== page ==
Bill Todd -- Tim and Sharon
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 Chapter 39



     Tim and Sharon were working on the rigging of the sloop when Enoch came down to kayak. Tim had just had some new ideas which involved more ropes. There had to be blocks for these ropes to run through and cleats to secure them. There then had to be arrangements to keep all the ropes from combining to form a single giant snarl.

     It was generally agreed that there was always a good reason for Tim’s nautical innovations, but, viewing the proceedings, Enoch did look puzzled. Then, as he was lifting a kayak off the foredeck, he gave a sudden cry and clutched his back.

     It was weird that a man who had survived a thousand brutal hits could be brought low by lifting an object that weighed some sixty pounds. As soon as Enoch was able to speak, he said, “It’s the NFL. People who’ve played for a while wind up with all sorts of seemingly unrelated conditions and injuries, but they’re all the result of being badly beaten up over the course of years.”

Tim was inclined to agree, but, whatever the cause, they dropped everything to seek medical attention.

     After hours shuttling around from one waiting room to another, it turned out that there was no serious medical problem. Indeed, it seemed that almost as many people had back problems as didn’t. Like the others, Enoch felt better standing than sitting. A nurse who was drifting by nodded with understanding, and said, “Evolution wasn’t designed with chairs in mind.”

The next stop was to be physical therapy, but, happening to pass by a store specializing in furniture for people with bad backs, they stopped in.

     After a few brief inquiries, the salesman said, “I can either sell you a thousand dollar chair or a six dollar book.”

The book was by a New Zealander named MacKenzie, who had a simple method of treating backs. They bought the little book and began practicing what it preached in a small grassy area across the street.

     The first exercise consisted only in lying flat on one’s stomach. Enoch immediately gave a sigh of relief. It felt better than lying on his back. The next exercise, if it could be called that, consisted only in coming up on to one’s elbows. After a few more stretches Enoch felt much better. As they went on, Sharon said, “That man in the store is a hero to pass up a big sale to help someone.”

Tim replied, “His boss must not know.”

“But he’ll eventually find out. Our hero may have to bite the bullet.”

     Joe Howsam’s therapy room was rather like a club. Joe was the trainer to a rugby team, and there were players from Fiji, Africa, and Asia, all conversing happily in bits of language. There were also some middle-aged American women with sports injuries, and a number of pretty young ladies, both therapists and assistants. Tim realized that he was himself supposed to be doing therapy in connection with his broken leg, and so they both signed up.

     Joe was a man of remarkable energy who worked on patients, talked with other people, detailed his associates and assistants to various missions, and arranged for some of them to bring him food and goodies at frequent intervals. It was easy to fall into the spirit of the thing.

     Joe was not easily sold on the MacKenzie methods. “He has something, certainly, but it’s not right for everyone.”

Enoch replied, “His stretches certainly make my back feel better.”

“Okay, but we also need to work on the stomach muscles. If you’re like the rugby players, those muscles aren’t as well developed as the hamstrings and quads.”

Tim was treated on the next table, where he could hear Joe. When Joe heard that Tim rowed in the ocean, he replied, “I was once the trainer for an Olympic rowing crew. The oarsmen normally come forward with their heads high and backs arched back before dipping their oars and beginning their power strokes. But they had a British coach who had them dipping their heads and arching forward on the recovery stroke so that they could reach a little further. Within a week, they all had back problems.”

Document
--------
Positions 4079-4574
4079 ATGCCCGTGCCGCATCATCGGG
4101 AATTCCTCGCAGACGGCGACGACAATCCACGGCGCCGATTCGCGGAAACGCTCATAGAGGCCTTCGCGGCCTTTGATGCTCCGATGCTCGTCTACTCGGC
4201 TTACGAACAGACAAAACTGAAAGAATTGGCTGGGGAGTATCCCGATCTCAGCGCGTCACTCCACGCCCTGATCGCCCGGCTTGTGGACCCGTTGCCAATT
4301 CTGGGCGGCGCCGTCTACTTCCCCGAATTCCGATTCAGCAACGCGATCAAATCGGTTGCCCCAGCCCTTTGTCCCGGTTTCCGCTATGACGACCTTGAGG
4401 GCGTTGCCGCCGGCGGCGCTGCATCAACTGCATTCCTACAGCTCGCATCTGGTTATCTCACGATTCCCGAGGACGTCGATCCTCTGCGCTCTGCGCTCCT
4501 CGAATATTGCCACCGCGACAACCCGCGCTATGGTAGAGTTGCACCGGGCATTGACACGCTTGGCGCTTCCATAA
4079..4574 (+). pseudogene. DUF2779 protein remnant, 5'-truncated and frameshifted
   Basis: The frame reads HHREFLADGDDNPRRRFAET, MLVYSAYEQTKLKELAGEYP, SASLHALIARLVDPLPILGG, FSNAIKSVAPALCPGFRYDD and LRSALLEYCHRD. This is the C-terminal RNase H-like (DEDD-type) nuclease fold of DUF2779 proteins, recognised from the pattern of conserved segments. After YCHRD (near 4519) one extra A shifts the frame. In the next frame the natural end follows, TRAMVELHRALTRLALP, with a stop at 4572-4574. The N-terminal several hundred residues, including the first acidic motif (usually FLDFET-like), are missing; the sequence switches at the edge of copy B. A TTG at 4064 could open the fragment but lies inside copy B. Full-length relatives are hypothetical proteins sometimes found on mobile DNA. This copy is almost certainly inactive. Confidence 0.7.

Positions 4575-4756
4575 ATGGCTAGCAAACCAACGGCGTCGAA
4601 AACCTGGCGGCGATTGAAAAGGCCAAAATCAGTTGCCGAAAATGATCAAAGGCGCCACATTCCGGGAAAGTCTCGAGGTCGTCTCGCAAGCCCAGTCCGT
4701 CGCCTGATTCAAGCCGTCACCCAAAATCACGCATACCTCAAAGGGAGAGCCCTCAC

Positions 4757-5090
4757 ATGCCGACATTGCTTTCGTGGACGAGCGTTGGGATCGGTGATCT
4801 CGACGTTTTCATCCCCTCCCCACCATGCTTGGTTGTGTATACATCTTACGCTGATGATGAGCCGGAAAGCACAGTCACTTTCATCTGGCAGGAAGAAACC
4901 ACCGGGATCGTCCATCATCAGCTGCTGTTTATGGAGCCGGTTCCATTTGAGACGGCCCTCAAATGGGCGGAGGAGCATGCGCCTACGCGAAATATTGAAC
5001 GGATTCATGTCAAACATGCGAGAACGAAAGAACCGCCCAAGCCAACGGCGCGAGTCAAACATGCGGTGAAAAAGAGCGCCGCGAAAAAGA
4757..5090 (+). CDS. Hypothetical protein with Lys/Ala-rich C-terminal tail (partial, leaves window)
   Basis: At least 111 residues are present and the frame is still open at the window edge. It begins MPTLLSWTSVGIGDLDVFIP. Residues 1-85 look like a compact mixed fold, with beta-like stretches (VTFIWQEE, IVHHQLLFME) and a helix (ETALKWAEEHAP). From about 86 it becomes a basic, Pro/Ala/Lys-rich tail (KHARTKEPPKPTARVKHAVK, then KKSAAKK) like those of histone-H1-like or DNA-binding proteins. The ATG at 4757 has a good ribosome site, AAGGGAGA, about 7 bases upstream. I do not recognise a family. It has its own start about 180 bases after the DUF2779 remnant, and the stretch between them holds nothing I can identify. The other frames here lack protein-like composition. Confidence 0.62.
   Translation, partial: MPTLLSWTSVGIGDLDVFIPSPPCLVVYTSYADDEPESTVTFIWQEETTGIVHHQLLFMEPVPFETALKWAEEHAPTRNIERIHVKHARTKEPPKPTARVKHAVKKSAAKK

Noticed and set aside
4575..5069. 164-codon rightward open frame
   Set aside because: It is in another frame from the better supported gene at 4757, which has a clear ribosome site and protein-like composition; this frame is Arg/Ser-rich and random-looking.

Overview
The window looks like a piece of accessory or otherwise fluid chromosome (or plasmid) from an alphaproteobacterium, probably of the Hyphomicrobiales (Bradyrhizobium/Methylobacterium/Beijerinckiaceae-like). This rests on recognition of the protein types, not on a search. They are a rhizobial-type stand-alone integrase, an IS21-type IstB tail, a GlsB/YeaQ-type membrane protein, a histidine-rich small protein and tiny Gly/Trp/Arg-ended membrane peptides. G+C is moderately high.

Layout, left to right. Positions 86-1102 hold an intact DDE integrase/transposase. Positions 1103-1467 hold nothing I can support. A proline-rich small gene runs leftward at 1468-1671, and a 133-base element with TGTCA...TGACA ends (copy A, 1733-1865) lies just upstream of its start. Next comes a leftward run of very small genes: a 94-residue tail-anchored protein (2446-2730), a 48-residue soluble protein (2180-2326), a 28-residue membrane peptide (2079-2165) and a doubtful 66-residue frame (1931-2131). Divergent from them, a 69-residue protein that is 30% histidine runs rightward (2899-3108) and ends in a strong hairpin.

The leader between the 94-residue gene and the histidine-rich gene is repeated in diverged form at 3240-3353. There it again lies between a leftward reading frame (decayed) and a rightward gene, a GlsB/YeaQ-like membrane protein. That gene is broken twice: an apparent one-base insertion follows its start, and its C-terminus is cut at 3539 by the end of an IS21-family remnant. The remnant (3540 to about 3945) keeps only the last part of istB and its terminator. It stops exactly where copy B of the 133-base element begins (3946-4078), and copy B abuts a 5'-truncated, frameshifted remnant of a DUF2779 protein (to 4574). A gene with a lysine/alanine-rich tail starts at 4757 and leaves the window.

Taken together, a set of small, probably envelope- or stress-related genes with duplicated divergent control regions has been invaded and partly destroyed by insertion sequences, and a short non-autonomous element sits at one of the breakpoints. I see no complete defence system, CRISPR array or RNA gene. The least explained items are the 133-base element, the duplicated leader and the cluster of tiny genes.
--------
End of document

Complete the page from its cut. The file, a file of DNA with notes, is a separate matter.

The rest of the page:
MacKenzie wouldn’t have liked that. Bending forward and using muscles to straighten up was how Enoch had hurt himself, even with a light weight. It was also something he had never had to do as a pass receiver. However, it was the reference to rowing that caught Tim’s attention. Of course, he didn’t do the same kind of rowing. Crew members had sliding seats, and, since they only pulled on the oars, there was almost no resistance on the return strokes. By contrast, he had only a vertically swiveling seat as he pulled against bungee cords, and then pushed against water. Was that why he didn’t have back problems?

     Just then, there was an odd event. There were a couple of private therapy rooms, often used by ladies who had to take off their tops to be treated. Joe suddenly announced, “The hooker’s in that room! Keep the door ajar so we can make sure nothing bad is happening!”

There was sudden awed silence. Was it possible that he had a prostitute as a patient who was likely to ply her trade then and there? After a little suspense, one of the Rugby players caught on. In their game, there was a ‘hooker’ who ‘hooked’ the ball out of the scrum. It was a Rugby hooker who was being treated in the room. Such innocent hoaxes were dear to Tim’s heart, but Enoch looked a little dazed.

     Having left the therapy room, Tim told Enoch of his thoughts. He was always superstitious about claiming not to have an injury. Boasts of that sort were generally followed, within a few days, by the precise injury in question. However, it was impossible not to explain the matter to Enoch. Enoch replied, “You arch back when you push forward, and you arch forward when you pull back. So that balances.”

“I can also adjust the tension on the bungee cords, so as to alter the balance if I feel weakness or twinges.”

“Tim, you’ve invented something by accident!”

     When they got back to the marina, Diana was able to convince Enoch not to start rowing immediately. “Tim may be right, but, for the time being, you should do nothing but those very gentle things.”

     Since Enoch was obviously in no condition to sit in an airplane seat, even a first class one, for hours, Diana put off the trip to England. Then, to her surprise, Enoch, two mornings later, pronounced himself cured. He wanted to row and test out Tim’s theory that very day. Diana, appalled, was discovering, by degrees, how little control she had over him. However, she did insist on coming with them.